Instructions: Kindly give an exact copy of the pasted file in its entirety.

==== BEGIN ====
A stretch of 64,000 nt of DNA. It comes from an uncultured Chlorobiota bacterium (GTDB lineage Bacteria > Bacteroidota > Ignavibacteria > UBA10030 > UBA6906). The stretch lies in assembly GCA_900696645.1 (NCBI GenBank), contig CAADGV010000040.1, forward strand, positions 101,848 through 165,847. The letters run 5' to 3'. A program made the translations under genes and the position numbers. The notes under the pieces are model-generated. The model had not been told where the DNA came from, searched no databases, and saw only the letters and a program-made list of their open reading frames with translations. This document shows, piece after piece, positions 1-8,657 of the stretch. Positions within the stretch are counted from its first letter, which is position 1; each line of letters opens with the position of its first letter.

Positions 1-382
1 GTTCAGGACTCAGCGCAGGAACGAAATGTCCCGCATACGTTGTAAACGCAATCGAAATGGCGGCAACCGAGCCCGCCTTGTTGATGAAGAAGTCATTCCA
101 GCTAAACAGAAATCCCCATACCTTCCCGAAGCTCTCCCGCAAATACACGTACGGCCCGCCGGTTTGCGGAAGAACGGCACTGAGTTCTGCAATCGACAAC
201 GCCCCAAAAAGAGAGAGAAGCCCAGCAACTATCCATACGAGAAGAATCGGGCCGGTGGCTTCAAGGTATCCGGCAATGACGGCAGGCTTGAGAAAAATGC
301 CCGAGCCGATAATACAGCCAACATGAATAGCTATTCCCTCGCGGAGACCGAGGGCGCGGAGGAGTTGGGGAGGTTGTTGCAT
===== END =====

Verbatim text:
A stretch of 64,000 nt of DNA. It comes from an uncultured Chlorobiota bacterium (GTDB lineage Bacteria > Bacteroidota > Ignavibacteria > UBA10030 > UBA6906). The stretch lies in assembly GCA_900696645.1 (NCBI GenBank), contig CAADGV010000040.1, forward strand, positions 101,848 through 165,847. The letters run 5' to 3'. A program made the translations under genes and the position numbers. The notes under the pieces are model-generated. The model had not been told where the DNA came from, searched no databases, and saw only the letters and a program-made list of their open reading frames with translations. This document shows, piece after piece, positions 1-8,657 of the stretch. Positions within the stretch are counted from its first letter, which is position 1; each line of letters opens with the position of its first letter.

Positions 1-382
1 GTTCAGGACTCAGCGCAGGAACGAAATGTCCCGCATACGTTGTAAACGCAATCGAAATGGCGGCAACCGAGCCCGCCTTGTTGATGAAGAAGTCATTCCA
101 GCTAAACAGAAATCCCCATACCTTCCCGAAGCTCTCCCGCAAATACACGTACGGCCCGCCGGTTTGCGGAAGAACGGCACTGAGTTCTGCAATCGACAAC
201 GCCCCAAAAAGAGAGAGAAGCCCAGCAACTATCCATACGAGAAGAATCGGGCCGGTGGCTTCAAGGTATCCGGCAATGACGGCAGGCTTGAGAAAAATGC
301 CCGAGCCGATAATACAGCCAACATGAATAGCTATTCCCTCGCGGAGACCGAGGGCGCGGAGGAGTTGGGGAGGTTGTTGCAT